Nafanua, Eel City, and the Crater of Death.In 1999, WHOI geochemist Stan Hart was co-chief scientist of a joint WHOI-Scripps Institution of Oceanography expedition that discovered and mapped Vailulu'u--an active volcano rising 4,360 meters (14,300 feet) from the Pacific Ocean seafloor. Resembling Mount Fuji, it sits atop a hot spot, fueled by magma erupting from the mantle, which will eventually build the volcano high enough to become the next island in the Samoan chain.
In April 2005, Hart and international colleagues returned to Vailulu'u to make more astonishing discoveries. They found a dome-shaped volcanic cone--growing inside Vailulu'u's milewide caldera--that didn't exist when the scientists last visited in 2001. This new volcano, named Nafanua after the ferocious Samoan goddess of war, stood 300 meters (1,000 feet) high.
Diving in the National Oceanic and Atmospheric Administration's manned submersible submersible, small, mobile undersea research vessel capable of functioning in the ocean depths. Development of a great variety of submersibles during the later 1950s and 1960s came about as a result of improved technology and in response to a demonstrated need for Pisces V, scientists explored the turbid tur·bid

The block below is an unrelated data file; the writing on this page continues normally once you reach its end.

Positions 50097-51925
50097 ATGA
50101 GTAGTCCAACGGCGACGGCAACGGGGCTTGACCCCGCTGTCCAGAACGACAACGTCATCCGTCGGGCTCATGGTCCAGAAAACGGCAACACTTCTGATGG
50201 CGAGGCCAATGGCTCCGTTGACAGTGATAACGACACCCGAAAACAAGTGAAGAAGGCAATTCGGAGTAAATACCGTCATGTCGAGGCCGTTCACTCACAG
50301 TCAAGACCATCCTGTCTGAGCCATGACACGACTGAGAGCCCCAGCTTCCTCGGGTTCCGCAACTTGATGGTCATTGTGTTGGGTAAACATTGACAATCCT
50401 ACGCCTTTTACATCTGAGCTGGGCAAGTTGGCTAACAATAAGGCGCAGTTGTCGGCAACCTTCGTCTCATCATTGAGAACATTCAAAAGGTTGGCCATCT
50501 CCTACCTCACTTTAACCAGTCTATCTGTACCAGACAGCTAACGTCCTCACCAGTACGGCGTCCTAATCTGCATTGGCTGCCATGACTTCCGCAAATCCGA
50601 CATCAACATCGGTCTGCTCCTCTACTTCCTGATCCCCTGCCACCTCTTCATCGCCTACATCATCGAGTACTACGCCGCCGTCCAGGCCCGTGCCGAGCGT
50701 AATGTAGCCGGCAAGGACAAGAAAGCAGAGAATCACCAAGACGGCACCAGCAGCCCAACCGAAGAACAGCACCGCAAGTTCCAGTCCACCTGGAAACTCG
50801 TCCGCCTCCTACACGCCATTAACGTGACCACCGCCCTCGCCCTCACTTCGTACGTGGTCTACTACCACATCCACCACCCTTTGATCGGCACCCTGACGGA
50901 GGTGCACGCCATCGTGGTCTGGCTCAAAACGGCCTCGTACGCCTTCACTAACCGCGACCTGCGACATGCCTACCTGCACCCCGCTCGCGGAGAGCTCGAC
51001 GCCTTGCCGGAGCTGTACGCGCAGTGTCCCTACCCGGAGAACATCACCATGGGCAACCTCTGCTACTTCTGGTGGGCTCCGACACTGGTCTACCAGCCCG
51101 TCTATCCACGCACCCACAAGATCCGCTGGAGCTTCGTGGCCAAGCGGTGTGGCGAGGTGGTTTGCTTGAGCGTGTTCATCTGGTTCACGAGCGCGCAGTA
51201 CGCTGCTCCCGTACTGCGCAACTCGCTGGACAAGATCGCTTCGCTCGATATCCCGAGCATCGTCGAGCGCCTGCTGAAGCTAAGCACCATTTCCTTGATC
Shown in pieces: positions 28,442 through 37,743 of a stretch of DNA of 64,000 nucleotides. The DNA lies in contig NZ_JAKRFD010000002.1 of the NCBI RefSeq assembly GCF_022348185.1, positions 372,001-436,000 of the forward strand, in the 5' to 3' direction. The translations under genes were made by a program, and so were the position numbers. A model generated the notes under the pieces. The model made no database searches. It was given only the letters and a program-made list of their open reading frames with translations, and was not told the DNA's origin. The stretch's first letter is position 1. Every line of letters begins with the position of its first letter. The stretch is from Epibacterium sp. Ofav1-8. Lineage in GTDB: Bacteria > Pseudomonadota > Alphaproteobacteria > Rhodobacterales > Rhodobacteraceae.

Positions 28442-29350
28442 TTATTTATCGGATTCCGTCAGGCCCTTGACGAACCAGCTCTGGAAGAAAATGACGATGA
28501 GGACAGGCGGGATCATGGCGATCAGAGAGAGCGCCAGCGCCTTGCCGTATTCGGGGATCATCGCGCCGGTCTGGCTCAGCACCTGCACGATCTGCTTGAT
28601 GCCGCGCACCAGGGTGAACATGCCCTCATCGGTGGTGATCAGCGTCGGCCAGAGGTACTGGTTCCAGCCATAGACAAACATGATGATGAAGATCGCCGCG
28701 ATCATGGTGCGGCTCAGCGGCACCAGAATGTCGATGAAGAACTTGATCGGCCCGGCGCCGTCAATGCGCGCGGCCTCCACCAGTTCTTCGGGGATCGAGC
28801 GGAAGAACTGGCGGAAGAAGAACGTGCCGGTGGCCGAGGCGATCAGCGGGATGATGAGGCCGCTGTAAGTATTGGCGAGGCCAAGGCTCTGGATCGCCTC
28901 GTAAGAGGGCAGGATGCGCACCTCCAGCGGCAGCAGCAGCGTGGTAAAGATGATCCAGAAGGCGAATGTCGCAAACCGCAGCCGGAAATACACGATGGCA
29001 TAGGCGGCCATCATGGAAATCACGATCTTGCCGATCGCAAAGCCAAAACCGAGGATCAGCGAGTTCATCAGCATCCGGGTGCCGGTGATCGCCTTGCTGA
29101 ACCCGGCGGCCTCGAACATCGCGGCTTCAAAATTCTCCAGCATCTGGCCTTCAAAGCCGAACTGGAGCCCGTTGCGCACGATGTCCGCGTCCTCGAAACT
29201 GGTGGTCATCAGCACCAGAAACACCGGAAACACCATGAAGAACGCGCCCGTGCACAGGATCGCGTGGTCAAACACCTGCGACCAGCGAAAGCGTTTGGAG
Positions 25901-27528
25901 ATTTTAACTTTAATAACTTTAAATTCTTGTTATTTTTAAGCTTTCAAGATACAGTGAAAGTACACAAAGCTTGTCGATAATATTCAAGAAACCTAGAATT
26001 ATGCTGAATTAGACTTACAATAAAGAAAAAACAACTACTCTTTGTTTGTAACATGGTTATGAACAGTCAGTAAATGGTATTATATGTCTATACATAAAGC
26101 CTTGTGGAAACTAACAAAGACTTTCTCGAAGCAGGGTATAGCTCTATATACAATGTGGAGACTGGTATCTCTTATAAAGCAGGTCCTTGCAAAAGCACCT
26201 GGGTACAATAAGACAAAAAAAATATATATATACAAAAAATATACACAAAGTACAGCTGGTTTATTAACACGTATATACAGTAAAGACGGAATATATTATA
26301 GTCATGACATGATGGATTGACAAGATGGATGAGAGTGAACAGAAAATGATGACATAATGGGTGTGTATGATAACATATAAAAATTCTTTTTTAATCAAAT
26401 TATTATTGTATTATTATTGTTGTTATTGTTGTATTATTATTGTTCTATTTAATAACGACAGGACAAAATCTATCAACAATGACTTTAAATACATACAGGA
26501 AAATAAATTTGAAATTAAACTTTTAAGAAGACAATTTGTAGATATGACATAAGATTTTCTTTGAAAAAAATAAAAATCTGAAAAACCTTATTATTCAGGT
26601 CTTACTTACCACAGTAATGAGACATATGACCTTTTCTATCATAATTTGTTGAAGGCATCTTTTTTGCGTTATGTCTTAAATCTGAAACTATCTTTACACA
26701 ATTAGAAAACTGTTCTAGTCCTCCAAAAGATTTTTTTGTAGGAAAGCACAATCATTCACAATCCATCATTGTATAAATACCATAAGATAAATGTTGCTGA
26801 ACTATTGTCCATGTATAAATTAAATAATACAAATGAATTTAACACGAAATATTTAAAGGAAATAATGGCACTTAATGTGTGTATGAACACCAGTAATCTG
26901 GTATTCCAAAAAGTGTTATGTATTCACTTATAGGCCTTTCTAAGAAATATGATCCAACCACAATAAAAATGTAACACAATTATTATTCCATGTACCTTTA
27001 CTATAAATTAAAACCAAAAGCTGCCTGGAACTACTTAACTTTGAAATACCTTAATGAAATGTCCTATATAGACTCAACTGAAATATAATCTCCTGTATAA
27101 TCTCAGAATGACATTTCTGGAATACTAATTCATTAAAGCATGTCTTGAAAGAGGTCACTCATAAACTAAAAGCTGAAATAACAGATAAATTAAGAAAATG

Having sediment or foreign particles stirred up or suspended; muddy; cloudy.
tur·bidi·ty n. waters surrounding Nafanua, where vigorous venting of hot, mineral-rich fluids creates a volcanic "fog." The area is covered with thick yellow mats of microbes that thrive on chemicals spewing from volcanic hydrothermal hydrothermal, hydrothermic
relating to the temperature effects of water, as in hot baths. vents. Some areas were filled with large bubbles, fizzing fizz
intr.v. fizzed, fizz·ing, fizz·es
To make a hissing or bubbling sound; effervesce.
1. A hissing or bubbling sound.
3. An effervescent beverage. like seltzer.
The scientists also found hundreds of greenish-white eels, ranging up to a foot long, emerging from rock caves and crevices and swarming around cavernous rock pillars. The scientists named this novel marine hydrothermal community "Eel City." In contrast, the scientists also found a possibly toxic zone, devoid of life, at the bottom of Vailulu'u's crater, which they dubbed the "Crater of Death."
The research was funded by the National Oceanic and Atmospheric Administration, the National Science Foundation, the Australian Research Council, and the WHOI Deep Ocean Exploration Institute.